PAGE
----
Postnatal Yoga and Pilates

When is the right time to get back into Yoga or Pilates? Your body has had an enormous series of adjustments to make after the birth of your baby. The body adjusts to the fluid built up during your pregnancy, the uterus decreases in size and relocates in the pelvis, hormonal change and adapting to caring for your new baby can be assisted by a gentle exercise program like Yoga or Pilates. As these changes can produce heat in the body, vigorous exercise which stimulates more heat production can aggravate symptoms and create more unpleasant ones, dehydration, anxiety, constipation, palpitations, low milk production.... So, start off Slowly. Give yourself permission to nourish yourself at this important stage of being a new Mother.

Pilates focuses on strengthening and toning weak muscles and aid in your recovery. It works in the integral core muscles, as well as targeting muscles of the arms, belly, buttock & thighs. Strengthening these areas can prepare you for the lifting and carrying of your baby and toddler, avoiding future injury.

Yoga whilst also addressing core and utilizing a range of muscle groups (also working the legs), can be diverse depending on the style of class. It differs from Pilates in that it employs a deep connection with the breath in a way to access the vital life force in the body. Yoga asana (posture) is only part of the practice and is a tool for personal development, not just exercise. A Restorative class will be a way to nourish the adrenal system and start back into movement therapy slowly. A Beginners/Improvers yoga class can ease you back into movement and if the class is well rounded, you will end the class in Sivasana, allowing the body to come to a still point – where the magic happens. Gradually work your way to a class with a more intense level or a vinyasa flowing style, when you’re ready.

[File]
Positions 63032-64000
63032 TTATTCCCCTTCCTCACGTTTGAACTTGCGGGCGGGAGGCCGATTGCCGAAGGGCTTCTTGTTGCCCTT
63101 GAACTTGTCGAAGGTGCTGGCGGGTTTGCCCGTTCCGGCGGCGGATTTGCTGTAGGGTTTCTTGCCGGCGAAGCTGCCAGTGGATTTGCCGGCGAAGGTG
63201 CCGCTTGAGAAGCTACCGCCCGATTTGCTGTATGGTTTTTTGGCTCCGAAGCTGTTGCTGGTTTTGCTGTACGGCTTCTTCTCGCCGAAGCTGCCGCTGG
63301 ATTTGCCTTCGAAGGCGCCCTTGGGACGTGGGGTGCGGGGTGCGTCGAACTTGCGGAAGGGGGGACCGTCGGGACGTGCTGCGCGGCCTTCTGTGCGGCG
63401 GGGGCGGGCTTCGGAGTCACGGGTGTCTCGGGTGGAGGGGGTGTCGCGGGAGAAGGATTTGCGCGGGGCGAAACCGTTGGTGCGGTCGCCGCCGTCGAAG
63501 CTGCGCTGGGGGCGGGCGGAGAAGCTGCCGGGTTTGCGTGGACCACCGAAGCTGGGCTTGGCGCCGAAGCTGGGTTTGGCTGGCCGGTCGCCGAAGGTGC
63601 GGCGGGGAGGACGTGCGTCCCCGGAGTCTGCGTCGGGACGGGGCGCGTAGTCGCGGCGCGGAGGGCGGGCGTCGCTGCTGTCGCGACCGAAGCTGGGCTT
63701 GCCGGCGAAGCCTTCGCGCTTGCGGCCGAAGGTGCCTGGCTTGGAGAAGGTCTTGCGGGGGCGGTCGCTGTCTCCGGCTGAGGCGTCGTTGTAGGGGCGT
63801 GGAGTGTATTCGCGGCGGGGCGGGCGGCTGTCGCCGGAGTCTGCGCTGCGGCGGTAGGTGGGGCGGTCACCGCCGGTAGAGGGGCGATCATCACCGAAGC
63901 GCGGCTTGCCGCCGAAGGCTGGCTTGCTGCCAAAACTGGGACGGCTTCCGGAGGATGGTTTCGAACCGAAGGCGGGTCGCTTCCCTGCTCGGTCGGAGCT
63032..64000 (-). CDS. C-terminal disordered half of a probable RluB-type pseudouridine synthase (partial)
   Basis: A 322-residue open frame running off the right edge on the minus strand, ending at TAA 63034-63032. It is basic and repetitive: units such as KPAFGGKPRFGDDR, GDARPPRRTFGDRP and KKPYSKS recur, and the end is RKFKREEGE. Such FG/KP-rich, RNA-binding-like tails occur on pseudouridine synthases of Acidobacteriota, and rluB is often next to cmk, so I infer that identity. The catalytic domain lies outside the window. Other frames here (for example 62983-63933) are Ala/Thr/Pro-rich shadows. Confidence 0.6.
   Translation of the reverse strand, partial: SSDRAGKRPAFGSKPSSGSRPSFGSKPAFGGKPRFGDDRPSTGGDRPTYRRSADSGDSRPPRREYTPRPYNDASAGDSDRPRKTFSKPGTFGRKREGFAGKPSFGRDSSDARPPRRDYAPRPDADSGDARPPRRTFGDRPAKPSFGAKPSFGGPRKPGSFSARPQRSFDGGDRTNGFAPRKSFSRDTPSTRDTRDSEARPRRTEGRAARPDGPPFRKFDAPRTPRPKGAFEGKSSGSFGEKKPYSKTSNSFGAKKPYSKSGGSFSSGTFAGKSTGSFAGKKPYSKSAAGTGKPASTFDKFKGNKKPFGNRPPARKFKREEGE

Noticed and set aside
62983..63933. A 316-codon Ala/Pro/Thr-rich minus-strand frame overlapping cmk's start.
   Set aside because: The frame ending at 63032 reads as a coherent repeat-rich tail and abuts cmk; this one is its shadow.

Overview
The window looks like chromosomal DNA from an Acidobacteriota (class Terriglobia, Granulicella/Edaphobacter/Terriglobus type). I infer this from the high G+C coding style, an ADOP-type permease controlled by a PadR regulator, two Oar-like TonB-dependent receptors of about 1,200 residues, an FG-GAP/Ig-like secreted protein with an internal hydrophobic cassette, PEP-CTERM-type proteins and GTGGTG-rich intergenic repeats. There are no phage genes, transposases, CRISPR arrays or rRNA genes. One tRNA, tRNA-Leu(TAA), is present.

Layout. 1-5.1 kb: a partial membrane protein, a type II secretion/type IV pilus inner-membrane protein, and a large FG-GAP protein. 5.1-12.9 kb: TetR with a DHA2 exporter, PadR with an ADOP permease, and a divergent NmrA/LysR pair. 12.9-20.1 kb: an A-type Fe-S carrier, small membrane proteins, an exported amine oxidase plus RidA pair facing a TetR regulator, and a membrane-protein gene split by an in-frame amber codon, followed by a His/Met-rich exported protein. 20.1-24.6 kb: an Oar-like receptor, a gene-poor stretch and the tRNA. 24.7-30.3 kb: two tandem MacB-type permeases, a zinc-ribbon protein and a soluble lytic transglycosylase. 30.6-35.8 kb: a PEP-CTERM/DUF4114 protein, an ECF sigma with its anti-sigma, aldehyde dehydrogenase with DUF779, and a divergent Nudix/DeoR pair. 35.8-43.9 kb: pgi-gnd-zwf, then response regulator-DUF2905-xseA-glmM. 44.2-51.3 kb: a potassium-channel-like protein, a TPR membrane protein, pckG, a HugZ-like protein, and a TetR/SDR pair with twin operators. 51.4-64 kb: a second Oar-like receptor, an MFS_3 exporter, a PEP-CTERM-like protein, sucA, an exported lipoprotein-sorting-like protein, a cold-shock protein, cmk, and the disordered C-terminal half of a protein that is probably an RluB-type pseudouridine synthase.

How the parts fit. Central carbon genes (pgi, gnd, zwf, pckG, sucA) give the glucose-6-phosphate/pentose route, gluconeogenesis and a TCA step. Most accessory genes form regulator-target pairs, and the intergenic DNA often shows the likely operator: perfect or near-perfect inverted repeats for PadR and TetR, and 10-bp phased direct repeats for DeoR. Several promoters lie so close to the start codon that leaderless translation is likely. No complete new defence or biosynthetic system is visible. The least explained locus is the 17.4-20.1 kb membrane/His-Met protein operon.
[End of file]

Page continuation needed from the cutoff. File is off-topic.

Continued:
It is important to ensure you’re ready to start, you may be advised that you can start after your 6 week postnatal check up. For others it may be longer. If you have had a C-section, it is vital that the abdominal muscles have healed before you embark on any program which will recruit this area.

• Rehabilitation of pelvic floor muscles, abdominal and back muscles
• Builds strength, firms and tones your body
• Gives you an opportunity to take time out for self care
• Prepares the body for aerobic or high impact exercise
• Helps Rectus diastasis (abdominal separation) recovery
• Improves mood, relieves stress and restores balance both physically and mentally

Take it slowly, gently and pace yourself
Wait until you’re over the 6 week mark before attending class
Be patient and persistent, your post natal body will feel different to your pre-pregnant body
Enjoy the process

Overdo the exercising, as it may affect milk production
Do forward flexion exercises if an abdominal separation is present
Overstretch as relaxin will still be present during breastfeeding stage